Collins presses FBI director over Chinese crime gangs behind illegal Maine marijuana grow houses

By Christopher Burns, Bangor Daily News Staff

U.S. Sen. Susan Collins, R-Maine pressed FBI Director Christopher Wray about the ties between Chinese organized crime and the proliferation of illegal marijuana grow houses in the state.

During June 4’s hearing of the Senate Appropriations Committee, Collins called it a “serious problem” and that Maine police are “overwhelmed by the magnitude of the task.”

“Barely a day goes by that our sheriffs don’t lead another operation to close down one of these growing operations,” said Collins, the vice chair of the Appropriations Committee.

She also expressed concern that many of these homes are being rendered uninhabitable by black mold infestations.

Recently police have raided illegal marijuana grow houses in at least three communities in central Maine.

When asked about connections to China, Wray stressed that there are no apparent connections between the illegal marijuana operations and the Chinese government.

“But we are starting to see, as we unpack this more, more ties between a lot of these growing operations and Chinese organized crime,” Wray said.

That marks the first admission at that level of the federal government about the connection between Chinese organized crime and illegal marijuana operations, according to Collins’ office.

A leaked federal government memo, first obtained by the conservative Daily Caller and published last August, estimated that Maine had as many as 270 large-scale illegal marijuana grows connected to organized crime groups in China. The memo’s authors noted that the money may be used to further crime in the U.S. or be sent back to China. These operations generate an estimated $4.37 billion in revenue.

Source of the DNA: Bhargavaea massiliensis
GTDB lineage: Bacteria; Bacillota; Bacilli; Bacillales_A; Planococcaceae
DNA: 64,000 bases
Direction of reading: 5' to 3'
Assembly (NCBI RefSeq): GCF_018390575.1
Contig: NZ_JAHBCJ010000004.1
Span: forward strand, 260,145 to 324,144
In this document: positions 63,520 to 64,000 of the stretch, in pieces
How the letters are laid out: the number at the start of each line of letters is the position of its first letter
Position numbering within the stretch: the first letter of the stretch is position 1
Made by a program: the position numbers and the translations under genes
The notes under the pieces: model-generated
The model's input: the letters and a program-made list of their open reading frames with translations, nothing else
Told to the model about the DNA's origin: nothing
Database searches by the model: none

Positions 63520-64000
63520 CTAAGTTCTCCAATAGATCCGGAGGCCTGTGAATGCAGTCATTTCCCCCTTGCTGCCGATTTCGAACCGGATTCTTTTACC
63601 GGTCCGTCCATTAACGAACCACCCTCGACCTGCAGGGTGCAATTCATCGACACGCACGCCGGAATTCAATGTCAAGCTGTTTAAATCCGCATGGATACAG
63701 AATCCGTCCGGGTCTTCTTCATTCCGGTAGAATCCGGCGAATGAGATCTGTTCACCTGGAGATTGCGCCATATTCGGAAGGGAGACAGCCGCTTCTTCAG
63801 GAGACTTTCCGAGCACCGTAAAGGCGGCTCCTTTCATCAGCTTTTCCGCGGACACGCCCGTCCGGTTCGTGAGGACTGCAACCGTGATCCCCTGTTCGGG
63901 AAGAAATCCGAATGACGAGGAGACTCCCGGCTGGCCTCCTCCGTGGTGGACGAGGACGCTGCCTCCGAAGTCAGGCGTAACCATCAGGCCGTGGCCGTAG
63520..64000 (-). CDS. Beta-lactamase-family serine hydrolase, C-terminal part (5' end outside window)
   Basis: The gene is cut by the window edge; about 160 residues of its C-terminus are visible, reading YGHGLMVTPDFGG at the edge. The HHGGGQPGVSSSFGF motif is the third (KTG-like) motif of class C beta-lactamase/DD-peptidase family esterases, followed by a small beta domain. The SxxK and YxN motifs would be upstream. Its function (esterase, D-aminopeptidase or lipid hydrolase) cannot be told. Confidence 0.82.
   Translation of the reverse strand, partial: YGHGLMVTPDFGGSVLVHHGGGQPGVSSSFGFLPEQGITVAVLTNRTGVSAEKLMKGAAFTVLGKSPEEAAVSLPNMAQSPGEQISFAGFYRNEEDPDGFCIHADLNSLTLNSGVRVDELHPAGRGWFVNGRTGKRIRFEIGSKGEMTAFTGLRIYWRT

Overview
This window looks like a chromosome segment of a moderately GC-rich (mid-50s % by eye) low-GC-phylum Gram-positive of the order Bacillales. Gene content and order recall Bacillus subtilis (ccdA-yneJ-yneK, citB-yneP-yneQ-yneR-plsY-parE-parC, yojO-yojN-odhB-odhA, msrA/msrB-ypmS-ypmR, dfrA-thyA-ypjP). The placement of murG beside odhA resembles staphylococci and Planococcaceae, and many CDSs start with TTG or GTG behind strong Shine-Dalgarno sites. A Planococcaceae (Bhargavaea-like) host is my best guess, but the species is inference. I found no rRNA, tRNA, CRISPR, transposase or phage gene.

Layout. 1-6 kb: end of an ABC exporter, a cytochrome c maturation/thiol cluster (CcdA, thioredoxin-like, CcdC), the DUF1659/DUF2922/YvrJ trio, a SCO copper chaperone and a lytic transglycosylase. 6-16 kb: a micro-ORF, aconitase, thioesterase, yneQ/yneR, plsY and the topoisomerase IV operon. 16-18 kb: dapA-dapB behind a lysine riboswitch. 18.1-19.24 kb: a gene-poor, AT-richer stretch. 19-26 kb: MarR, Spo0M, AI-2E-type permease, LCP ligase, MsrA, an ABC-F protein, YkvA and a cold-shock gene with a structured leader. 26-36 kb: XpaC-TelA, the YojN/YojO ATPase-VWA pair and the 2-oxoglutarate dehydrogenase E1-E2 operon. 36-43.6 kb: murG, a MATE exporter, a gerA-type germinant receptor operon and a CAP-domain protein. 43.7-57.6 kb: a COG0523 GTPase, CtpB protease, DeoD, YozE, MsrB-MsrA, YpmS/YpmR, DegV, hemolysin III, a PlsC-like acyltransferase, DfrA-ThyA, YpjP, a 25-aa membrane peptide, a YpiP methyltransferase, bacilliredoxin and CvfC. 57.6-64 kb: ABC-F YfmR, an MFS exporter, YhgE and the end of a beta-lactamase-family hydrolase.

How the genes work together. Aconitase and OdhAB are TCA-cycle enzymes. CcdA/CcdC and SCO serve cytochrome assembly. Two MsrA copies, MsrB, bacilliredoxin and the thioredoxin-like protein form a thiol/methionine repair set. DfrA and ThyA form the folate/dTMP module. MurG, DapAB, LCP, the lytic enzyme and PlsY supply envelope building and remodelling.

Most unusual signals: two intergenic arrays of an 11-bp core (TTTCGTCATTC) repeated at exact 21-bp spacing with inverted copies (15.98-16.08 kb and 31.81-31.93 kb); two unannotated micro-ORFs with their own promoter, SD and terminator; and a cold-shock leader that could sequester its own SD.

Since the beginning of the new year, police have been active in busting these large operations, which have been found all over rural Maine, from Brownville, Guilford, Milo and Sangerville in Piscataquis County, to Corinna, Eddington, Holden and Passadumkeag in Penobscot County, to Turner in Androscoggin County, to Canaan, Cornville, Harmony, Madison, Mercer, Norridgewock, Ripley, Skowhegan, Solon and St. Albans in Somerset County, to Jay in Franklin County, to Belgrade, China, Chelsea, Farmingdale and Manchester in Kennebec County, to Jefferson and Whitefield in Lincoln County, to Belmont and Freedom in Waldo County.

These operations received greater scrutiny after the Penobscot County Sheriff’s Office found an illegal marijuana grow house in Carmel, where police seized 3,400 plants and 111 pounds of processed marijuana in late June 2023. As the year dragged on, police uncovered other large illegal marijuana operations in Dexter, Wilton, Machias, and other communities.

Collins first raised concerns about illegal marijuana grow houses back in June 2022 in a letter to the director of the Maine Drug Enforcement Agency. At the time, law enforcement knew of as many as 30 to 40 such sites in Maine, including in Winterport, where one such home burned after grow lamps and fans overloaded the circuits.

Last month, U.S. Attorney for the District of Maine Darcie N. McElwee said that more than 40 illegal marijuana operations have been shut down in recent months, while approximately 100 more may continue to be operating in Maine.

“We expect this law enforcement action to continue until the individuals operating the illegal grows come to understand that Maine is not a safe or hospitable place for such activity,” McElwee vowed.

So far, no connections have been found to illegal immigration or human trafficking, with most suspects being either U.S. citizens or lawful permanent residents, according to the U.S. attorney’s office.

The U.S. Drug Enforcement Agency is investigating criminal syndicates running illegal grows in at least 20 states.

On June 4, Wray suggested that Chinese organized crime gangs are settling down in rural communities because these illegal grow houses are cheap to operate and they face less severe penalties here than in other countries.

“So, it makes for an attractive business proposition, if I can speak that blandly about it,” Wray said.

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